HERNING, Denmark, December 12. THE first of two more “world records” was set as the relays closed the show at the 2013 European Short Course Championships. As explained ad nauseam here at Swimming World. FINA finally elected to official recognize eight relays as world record events this September. That includes all six of the various 200 short course relays. Unfortunately, FINA never announced if it would set an initial “world record” line or just start accepting the first legal swims.
This led to Indiana University putting together a special relay event to gain the world records. FINA initially planned to ignore all of the Hoosier swims, but relented and certified their mixed 200 SCM relays as global marks. Those two swims have since been sent to the annals of history with the FINA World Cup swimmers all roasting the world records and nearly recalibrating them with previous world bests.
The single gender events, however, will have a tougher time of it. This morning, Italy set the men’s 200 medley relay world record with a 1:33.65 in prelims. Russia returned tonight with Vitaly Melnikov (23.72), Oleg Kostin (26.18), Nikita Konovalov (21.92) and Vlad Morozov (20.56) posted a 1:32.38 for the win. That swim beat the previous world record, but not Russia’s own European and national record of 1:31.80 from 2009.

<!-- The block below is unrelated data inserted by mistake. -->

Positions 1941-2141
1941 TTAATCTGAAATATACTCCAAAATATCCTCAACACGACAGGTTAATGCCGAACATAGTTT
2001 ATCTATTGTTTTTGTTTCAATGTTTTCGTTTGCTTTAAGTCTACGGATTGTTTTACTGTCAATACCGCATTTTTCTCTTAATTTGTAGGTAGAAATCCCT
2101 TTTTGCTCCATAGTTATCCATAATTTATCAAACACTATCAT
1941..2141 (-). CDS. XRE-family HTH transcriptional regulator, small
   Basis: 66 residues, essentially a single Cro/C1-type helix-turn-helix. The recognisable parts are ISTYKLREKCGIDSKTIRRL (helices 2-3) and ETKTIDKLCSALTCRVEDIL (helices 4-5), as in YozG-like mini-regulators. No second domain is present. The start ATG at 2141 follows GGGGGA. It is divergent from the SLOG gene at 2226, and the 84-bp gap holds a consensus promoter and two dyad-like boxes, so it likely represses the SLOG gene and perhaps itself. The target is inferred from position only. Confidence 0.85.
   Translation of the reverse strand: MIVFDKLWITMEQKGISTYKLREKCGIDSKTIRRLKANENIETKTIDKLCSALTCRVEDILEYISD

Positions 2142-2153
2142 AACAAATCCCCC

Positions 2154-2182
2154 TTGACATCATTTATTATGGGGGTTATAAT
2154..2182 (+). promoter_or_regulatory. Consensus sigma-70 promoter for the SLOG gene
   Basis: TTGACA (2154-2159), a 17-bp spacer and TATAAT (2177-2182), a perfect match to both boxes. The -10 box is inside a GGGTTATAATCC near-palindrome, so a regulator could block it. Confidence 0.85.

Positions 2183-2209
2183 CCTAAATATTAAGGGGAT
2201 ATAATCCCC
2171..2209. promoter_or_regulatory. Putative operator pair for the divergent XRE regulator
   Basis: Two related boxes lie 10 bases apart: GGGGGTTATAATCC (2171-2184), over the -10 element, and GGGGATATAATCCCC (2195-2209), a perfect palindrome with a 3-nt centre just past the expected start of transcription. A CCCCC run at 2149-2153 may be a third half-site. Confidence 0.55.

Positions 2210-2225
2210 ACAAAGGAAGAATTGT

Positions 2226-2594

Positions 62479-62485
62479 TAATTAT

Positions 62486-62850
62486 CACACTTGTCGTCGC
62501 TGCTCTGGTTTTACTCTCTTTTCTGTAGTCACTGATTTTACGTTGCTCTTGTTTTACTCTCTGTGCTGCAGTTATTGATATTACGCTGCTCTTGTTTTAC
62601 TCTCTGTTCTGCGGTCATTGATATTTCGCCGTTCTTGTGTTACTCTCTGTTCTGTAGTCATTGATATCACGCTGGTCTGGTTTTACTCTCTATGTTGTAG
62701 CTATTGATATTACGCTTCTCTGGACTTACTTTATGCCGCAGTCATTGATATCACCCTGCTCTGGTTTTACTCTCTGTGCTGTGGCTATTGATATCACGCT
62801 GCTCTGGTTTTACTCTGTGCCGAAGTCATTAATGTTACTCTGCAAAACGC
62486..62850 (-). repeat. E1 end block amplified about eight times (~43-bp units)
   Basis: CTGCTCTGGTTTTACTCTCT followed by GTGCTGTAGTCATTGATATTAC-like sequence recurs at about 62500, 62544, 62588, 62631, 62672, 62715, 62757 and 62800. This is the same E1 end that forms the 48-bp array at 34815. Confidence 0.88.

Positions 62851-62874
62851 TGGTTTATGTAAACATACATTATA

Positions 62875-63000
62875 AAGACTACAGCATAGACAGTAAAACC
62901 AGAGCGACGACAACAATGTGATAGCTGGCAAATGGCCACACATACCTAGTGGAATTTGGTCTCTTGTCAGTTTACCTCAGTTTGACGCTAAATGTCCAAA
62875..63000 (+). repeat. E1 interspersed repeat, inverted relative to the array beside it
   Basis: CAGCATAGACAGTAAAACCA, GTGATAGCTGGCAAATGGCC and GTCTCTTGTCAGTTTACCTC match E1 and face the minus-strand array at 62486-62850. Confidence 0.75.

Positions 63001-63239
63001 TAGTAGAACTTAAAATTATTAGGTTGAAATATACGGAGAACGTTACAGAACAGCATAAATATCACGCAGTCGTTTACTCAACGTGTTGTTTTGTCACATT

Italy (1:32.83), Germany (1:33.06), Belarus (1:34.56), Lithuania (1:35.26), Serbia (1:35.58), Turkey (1:35.67), Czech Republic (1:35.89) and Sweden (1:36.14) closed out the rest of the finale with Estonia drawing a disqualification.
The women’s 200 free relay followed with similar circumstances. Sweden posted an initial world record with a 1:37.21 this morning before Denmark’s Pernille Blume (24.90), Jeanette Ottesen (23.66), Kelly Rasmussen (24.63) and Mie Nielsen (23.85) touched out Sweden’s Michelle Coleman (24.54), Sarah Sjostrom (23.60), Louise Hansson (24.55) and Magdalena Kuras (24.39) final time of 1:37.08. Russia’s Rozaliya Nasretdinova (24.16), Veronika Popova (24.32), Elizaveta Bazarova (24.21) and Svetlana Knyaginina (24.44) also beat the previous world record with a 1:37.13. Unfortunately, none of these handful of times comes close to The Netherlands’ world best European and meet mark of 1:33.25 from 2009.
Italy (1:37.56), Poland (1:38.78), Belarus (1:39.08), Norway (1:40.06), Hungary (1:40.09) and Great Britain (1:40.26) finished fourth through ninth, while France drew a disqualification.